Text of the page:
By Margaret Weaver from The Windham County Transcript, 7/21/77

The Attawaugan-Ballouville area played a prominent part in the early settlement of Killingly during the 1720's and 1730's.  After the first meetinghouse for the town was erected in 1715 in the vicinity of the Pflugbiel property on Route 21, settlers naturally gravitated to the area.

Much of the land around the Five Mile River was held in common until the first division in 1720-21.  After this date, settlers began to build in the vicinity.  Most of the land in present Pineville and Daniels Village apparently was the property of the first minister in Killingly, the Rev. John Fiske.

Original proprietors of the town were some of the first to inhabit the region, namely, Thomas Whitmore and sons in the Attawaugan area, John Allyn and son, Jabez, in the vicinity of Route 21 and Putnam-Killingly town line, Matthew Allyn, son of John, in the Pineville or Ballouville region, Ebenezer MacKee near Pineville, southeast of the meetinghouse, and William Moffitt and sons to the southwest of Allyn.

Other early settlers include Daniel Lawrence, who purchased MacKee's property in the early 1720's, and David Russell and family.  Neil Ellick-Saunders (Alexander) purchased land around the lake which now bears his name in the early 1720's and soon also had extensive holdings in the Attawaugan area and around the Five Mile River.  The Chestnut Hill purchase extended to Horse Hill (Yosemite Valley Road), so some of these settlers also owned property within the region.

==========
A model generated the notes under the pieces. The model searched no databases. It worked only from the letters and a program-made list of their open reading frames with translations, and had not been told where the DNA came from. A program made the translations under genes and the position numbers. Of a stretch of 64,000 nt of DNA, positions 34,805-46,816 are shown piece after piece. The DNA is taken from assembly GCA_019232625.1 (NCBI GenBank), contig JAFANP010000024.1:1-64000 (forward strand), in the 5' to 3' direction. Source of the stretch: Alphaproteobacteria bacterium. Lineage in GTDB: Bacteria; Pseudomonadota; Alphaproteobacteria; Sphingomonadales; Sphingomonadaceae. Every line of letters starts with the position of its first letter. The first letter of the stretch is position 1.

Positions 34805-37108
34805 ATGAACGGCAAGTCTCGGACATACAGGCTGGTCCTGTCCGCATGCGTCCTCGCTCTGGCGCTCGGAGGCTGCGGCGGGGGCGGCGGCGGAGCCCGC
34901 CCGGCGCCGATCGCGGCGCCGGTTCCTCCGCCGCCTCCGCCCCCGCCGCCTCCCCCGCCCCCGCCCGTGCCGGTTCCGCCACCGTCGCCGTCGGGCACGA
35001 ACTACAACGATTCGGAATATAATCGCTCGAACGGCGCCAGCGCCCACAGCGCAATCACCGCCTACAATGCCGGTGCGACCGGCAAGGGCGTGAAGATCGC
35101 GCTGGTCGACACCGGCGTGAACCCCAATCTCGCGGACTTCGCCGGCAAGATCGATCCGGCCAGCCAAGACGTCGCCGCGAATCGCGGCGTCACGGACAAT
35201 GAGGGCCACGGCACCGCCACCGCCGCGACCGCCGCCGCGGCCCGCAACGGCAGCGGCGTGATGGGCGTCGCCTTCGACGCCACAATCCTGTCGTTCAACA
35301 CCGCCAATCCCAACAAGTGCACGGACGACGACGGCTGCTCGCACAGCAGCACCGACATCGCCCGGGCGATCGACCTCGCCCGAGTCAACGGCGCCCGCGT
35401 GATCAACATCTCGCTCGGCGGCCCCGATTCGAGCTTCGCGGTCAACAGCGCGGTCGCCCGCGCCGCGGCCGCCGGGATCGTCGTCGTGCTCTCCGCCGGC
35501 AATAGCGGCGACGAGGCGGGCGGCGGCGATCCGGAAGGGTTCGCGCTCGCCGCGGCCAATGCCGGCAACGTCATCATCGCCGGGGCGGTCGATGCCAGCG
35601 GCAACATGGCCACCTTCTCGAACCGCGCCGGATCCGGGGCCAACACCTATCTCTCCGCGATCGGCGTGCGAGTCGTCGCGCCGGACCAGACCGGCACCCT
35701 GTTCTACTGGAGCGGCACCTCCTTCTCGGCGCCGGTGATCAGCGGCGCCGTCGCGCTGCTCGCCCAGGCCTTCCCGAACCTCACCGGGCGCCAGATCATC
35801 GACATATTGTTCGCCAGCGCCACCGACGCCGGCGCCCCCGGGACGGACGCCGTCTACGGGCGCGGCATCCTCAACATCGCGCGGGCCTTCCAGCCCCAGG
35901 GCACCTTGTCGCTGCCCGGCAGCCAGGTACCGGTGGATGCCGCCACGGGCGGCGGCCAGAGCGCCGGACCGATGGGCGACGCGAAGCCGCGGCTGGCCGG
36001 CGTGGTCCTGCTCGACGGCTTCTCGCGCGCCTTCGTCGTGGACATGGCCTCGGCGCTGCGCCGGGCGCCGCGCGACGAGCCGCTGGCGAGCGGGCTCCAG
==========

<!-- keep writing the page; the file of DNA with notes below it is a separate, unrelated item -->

As early as 1725, a grist mill was located on the Five Mile River, apparently a little north of the present Daniel's Village site.  Operated at first by men from Chestnut Hill, it changed ownership many times during the early 1700's.

The first resident of the Pineville area was evidently Enoch Moffitt, son of proprietor William Moffitt who had moved to Thompson parish.  In the late 1730's and early 40's, the Rev. Fiske sold several hundred acres around Five Mile River.  Moffitt was one of the purchasers; Gideon Draper was another.

The Rev. Fiske, himself, never lived in the area despite its proximity to the meetinghouse, residing instead in the triangular area across from the Putnam Heights Cemetery.

From the Windham County Transcript, March 3, 1904

The Danielsonville Cotton Co. has recently installed five drop box looms and have commenced the manufacture of colored bordered handkerchiefs. The colors are woven in, not stamped, and when finished make very attractive goods.  This is a new industry here and a very remunerative one to the weavers.  It is expected to gradually develop this branch of the business so that more looms may be added.